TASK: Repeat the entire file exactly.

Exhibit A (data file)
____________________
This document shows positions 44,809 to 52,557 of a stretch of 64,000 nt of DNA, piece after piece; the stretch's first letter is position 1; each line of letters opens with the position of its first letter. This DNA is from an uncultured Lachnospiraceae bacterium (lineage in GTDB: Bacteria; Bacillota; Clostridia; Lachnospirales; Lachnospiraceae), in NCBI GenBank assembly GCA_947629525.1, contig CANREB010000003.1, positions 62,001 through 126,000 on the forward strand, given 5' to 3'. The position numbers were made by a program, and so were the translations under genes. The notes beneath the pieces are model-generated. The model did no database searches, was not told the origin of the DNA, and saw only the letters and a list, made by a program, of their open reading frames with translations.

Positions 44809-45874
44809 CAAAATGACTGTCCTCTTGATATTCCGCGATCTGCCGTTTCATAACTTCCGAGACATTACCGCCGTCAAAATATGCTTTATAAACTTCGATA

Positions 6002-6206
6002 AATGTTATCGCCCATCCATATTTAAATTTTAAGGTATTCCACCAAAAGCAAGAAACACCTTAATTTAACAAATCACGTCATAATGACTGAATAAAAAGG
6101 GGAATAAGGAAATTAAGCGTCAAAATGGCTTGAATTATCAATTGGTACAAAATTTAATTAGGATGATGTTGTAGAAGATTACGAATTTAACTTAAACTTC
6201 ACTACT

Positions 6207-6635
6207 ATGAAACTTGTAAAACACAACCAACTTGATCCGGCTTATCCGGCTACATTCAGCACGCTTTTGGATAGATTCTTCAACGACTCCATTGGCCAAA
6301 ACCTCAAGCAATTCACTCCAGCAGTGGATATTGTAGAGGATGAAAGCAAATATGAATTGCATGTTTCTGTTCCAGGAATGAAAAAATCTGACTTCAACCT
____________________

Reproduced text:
This document shows positions 44,809 to 52,557 of a stretch of 64,000 nt of DNA, piece after piece; the stretch's first letter is position 1; each line of letters opens with the position of its first letter. This DNA is from an uncultured Lachnospiraceae bacterium (lineage in GTDB: Bacteria; Bacillota; Clostridia; Lachnospirales; Lachnospiraceae), in NCBI GenBank assembly GCA_947629525.1, contig CANREB010000003.1, positions 62,001 through 126,000 on the forward strand, given 5' to 3'. The position numbers were made by a program, and so were the translations under genes. The notes beneath the pieces are model-generated. The model did no database searches, was not told the origin of the DNA, and saw only the letters and a list, made by a program, of their open reading frames with translations.

Positions 44809-45874
44809 CAAAATGACTGTCCTCTTGATATTCCGCGATCTGCCGTTTCATAACTTCCGAGACATTACCGCCGTCAAAATATGCTTTATAAACTTCGATA

Positions 6002-6206
6002 AATGTTATCGCCCATCCATATTTAAATTTTAAGGTATTCCACCAAAAGCAAGAAACACCTTAATTTAACAAATCACGTCATAATGACTGAATAAAAAGG
6101 GGAATAAGGAAATTAAGCGTCAAAATGGCTTGAATTATCAATTGGTACAAAATTTAATTAGGATGATGTTGTAGAAGATTACGAATTTAACTTAAACTTC
6201 ACTACT

Positions 6207-6635
6207 ATGAAACTTGTAAAACACAACCAACTTGATCCGGCTTATCCGGCTACATTCAGCACGCTTTTGGATAGATTCTTCAACGACTCCATTGGCCAAA
6301 ACCTCAAGCAATTCACTCCAGCAGTGGATATTGTAGAGGATGAAAGCAAATATGAATTGCATGTTTCTGTTCCAGGAATGAAAAAATCTGACTTCAACCT